A practical nurse may find work in a variety of different industries, including residential health care, hospitals, physicians' offices and home health care. Although very little formal education is required to become a practical nurse, appropriate licensing is required in all states.
A practical nurse provides basic care under supervision of a registered nurse (RN) or doctor to disabled, convalescent, injured or sick individuals. Practical nurses must be licensed; after graduating from a state-approved practical nursing program and passing an exam, individuals gain the licensed practical nurse (LPN) designation and can perform many nursing duties. Licensed practical nurses may also be called licensed vocational nurses.
|Required Education||Certificate or diploma in practical nursing|
|Certification||Licensing is required in all states and achieved by passing the National Council Licensure Examination, or NCLEX-PN|
|Projected Job Growth (2018-2028)||11%* for licensed practical and licensed vocational nurses|
|Median Salary (2018)||$46,240* for licensed practical and licensed vocational nurses|
Source: *U.S. Bureau of Labor Statistics
Job Duties of a Practical Nurse
Job duties for licensed practical nurses range from taking and recording temperature, blood pressure, respiration and pulse information to helping with basic day-to-day needs of patients. In addition to recording vital signs, LPNs often post reports on fluid intake and output, treatments given and unusual behavior or reactions to medications. They may help recovering patients attend to their bathroom needs and get in and out of bed, as well as assist with feeding and personal hygiene activities such as teeth brushing, hair combing, shaving, bathing and dressing.
Practical nursing duties can also include applying sterile dressings and compresses, providing suppositories and enemas, monitoring catheters and administering tube feedings. Other duties include providing pre- and post-operative care, oxygen therapy and diabetic care. Licensed practical nurses in most states may also set up and administer oral, subcutaneous and intra-muscular medications. LPNs also sometimes help to feed and care for infants, occasionally helping in their delivery. In some settings, licensed practical nurses collect samples for lab tests or even perform some routine tests.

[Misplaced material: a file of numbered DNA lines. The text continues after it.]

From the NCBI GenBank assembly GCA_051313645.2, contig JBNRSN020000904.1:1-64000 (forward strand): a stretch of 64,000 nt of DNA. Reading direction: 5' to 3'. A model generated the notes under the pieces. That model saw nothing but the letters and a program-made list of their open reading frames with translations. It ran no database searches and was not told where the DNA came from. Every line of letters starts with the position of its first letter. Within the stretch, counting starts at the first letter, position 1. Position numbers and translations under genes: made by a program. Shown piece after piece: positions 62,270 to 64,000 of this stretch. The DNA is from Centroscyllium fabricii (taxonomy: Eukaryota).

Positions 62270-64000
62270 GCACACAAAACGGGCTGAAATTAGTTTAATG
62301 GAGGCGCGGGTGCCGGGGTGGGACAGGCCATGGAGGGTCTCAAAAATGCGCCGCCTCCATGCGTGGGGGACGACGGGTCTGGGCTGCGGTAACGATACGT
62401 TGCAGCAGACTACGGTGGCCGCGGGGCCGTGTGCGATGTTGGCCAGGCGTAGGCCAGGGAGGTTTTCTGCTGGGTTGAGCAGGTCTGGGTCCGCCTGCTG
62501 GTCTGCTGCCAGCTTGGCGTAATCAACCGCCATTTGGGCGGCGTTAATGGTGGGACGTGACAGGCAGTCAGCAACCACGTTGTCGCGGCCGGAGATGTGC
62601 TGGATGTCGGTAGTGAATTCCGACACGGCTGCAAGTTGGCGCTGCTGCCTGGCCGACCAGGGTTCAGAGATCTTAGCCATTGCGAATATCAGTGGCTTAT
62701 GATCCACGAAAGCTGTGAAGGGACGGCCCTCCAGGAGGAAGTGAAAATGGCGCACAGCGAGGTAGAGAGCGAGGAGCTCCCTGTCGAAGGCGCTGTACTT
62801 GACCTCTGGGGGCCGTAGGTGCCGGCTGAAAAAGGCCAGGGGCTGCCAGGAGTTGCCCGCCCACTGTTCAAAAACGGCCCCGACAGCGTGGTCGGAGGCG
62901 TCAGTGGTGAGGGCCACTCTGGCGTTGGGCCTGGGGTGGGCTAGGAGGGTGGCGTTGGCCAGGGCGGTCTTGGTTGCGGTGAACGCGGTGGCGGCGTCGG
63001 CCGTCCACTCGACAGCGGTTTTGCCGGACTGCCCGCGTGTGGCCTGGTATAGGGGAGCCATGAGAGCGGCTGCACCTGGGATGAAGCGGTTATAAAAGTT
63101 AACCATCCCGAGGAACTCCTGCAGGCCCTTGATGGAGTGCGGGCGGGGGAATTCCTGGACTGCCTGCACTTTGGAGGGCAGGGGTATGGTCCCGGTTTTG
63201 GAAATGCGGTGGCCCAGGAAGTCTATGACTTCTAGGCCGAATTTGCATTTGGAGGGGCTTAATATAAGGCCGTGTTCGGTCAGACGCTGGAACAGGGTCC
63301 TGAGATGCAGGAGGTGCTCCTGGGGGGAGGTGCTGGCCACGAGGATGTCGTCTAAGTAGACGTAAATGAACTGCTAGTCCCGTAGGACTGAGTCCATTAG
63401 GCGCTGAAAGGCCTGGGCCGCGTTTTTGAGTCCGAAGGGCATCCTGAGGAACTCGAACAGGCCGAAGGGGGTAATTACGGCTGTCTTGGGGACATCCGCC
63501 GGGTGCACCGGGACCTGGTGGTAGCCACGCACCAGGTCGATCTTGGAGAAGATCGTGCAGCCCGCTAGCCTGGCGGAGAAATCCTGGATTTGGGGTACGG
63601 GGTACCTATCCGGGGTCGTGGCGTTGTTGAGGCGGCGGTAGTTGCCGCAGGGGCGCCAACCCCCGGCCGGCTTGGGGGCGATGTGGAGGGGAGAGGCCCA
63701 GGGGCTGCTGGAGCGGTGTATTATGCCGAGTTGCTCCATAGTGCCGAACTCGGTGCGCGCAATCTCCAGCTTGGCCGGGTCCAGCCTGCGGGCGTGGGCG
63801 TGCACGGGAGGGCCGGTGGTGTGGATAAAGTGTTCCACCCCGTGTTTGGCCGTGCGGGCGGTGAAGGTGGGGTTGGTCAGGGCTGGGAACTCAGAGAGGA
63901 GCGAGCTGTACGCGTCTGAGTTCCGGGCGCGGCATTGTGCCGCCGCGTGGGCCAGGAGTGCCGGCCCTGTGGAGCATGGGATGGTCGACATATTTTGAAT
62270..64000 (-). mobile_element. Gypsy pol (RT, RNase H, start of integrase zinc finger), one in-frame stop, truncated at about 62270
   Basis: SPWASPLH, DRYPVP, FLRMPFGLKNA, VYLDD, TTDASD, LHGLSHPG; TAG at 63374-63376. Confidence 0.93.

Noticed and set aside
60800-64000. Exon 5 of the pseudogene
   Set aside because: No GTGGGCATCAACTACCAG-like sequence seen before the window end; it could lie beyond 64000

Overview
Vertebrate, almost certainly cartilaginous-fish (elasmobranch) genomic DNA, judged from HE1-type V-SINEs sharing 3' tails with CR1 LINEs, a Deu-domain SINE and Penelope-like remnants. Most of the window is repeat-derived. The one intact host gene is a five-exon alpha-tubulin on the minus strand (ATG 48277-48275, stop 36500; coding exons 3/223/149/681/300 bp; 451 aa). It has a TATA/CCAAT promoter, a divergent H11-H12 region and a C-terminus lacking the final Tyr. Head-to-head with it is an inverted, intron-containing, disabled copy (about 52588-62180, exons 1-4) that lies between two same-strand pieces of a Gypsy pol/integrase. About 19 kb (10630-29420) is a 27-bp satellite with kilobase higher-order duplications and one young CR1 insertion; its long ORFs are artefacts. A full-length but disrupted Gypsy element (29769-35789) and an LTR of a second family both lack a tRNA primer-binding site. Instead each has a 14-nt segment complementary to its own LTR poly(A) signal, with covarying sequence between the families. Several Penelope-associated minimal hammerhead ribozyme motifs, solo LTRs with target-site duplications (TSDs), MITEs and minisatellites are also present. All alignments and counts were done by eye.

According to the U.S. Bureau of Labor Statistics, nursing care facilities and hospitals employed the most practical nurses of any industry in 2018 (www.bls.gov). Other practical nurses find jobs in physicians' offices, community health clinics, public schools, dentists' offices and mental health facilities. Working in residential care is another option. LPNs are also employed by government agencies at the local, state and federal levels.
Licensed practical nurses can improve their career options by enrolling in an LPN-to-RN bridge program. Graduates generally earn an associate's degree in nursing and become RNs by passing the National Council Licensure Examination for Registered Nurses (NCLEX-RN). One can also earn a Bachelor of Science in Nursing (BSN) through an LPN-to-BSN program. RNs can specialize in areas including ambulatory care and geriatric or pediatric nursing, for example. They can also specialize in the treatment of various health conditions or work as nurses in particular settings, such as the operating room or emergency room.
A practical nurse must be trained to perform a wide range of duties, some of which include administering tube feedings, providing enemas, monitoring blood pressure and assisting with feeding. Entry-level requirements for the career include a short-term training program and state licensure.